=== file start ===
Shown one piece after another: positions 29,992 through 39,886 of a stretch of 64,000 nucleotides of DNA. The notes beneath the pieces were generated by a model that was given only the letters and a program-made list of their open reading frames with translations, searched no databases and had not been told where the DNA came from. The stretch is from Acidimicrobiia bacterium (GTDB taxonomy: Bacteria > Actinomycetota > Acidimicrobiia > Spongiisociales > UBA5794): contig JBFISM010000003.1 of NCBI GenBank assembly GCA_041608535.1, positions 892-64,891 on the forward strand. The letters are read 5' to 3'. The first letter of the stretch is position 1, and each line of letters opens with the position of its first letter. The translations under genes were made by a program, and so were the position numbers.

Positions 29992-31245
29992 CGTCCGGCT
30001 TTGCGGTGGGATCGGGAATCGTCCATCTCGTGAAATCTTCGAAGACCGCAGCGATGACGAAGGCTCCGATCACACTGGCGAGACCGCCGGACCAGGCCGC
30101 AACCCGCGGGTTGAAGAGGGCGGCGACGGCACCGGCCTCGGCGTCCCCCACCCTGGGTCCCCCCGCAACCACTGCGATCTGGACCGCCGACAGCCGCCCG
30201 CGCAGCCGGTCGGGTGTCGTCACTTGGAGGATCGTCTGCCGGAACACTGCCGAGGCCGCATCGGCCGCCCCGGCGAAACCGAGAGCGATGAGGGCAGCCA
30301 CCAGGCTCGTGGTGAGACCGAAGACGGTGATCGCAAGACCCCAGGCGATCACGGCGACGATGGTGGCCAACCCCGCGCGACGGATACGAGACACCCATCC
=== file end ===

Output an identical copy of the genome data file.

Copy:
Shown one piece after another: positions 29,992 through 39,886 of a stretch of 64,000 nucleotides of DNA. The notes beneath the pieces were generated by a model that was given only the letters and a program-made list of their open reading frames with translations, searched no databases and had not been told where the DNA came from. The stretch is from Acidimicrobiia bacterium (GTDB taxonomy: Bacteria > Actinomycetota > Acidimicrobiia > Spongiisociales > UBA5794): contig JBFISM010000003.1 of NCBI GenBank assembly GCA_041608535.1, positions 892-64,891 on the forward strand. The letters are read 5' to 3'. The first letter of the stretch is position 1, and each line of letters opens with the position of its first letter. The translations under genes were made by a program, and so were the position numbers.

Positions 29992-31245
29992 CGTCCGGCT
30001 TTGCGGTGGGATCGGGAATCGTCCATCTCGTGAAATCTTCGAAGACCGCAGCGATGACGAAGGCTCCGATCACACTGGCGAGACCGCCGGACCAGGCCGC
30101 AACCCGCGGGTTGAAGAGGGCGGCGACGGCACCGGCCTCGGCGTCCCCCACCCTGGGTCCCCCCGCAACCACTGCGATCTGGACCGCCGACAGCCGCCCG
30201 CGCAGCCGGTCGGGTGTCGTCACTTGGAGGATCGTCTGCCGGAACACTGCCGAGGCCGCATCGGCCGCCCCGGCGAAACCGAGAGCGATGAGGGCAGCCA
30301 CCAGGCTCGTGGTGAGACCGAAGACGGTGATCGCAAGACCCCAGGCGATCACGGCGACGATGGTGGCCAACCCCGCGCGACGGATACGAGACACCCATCC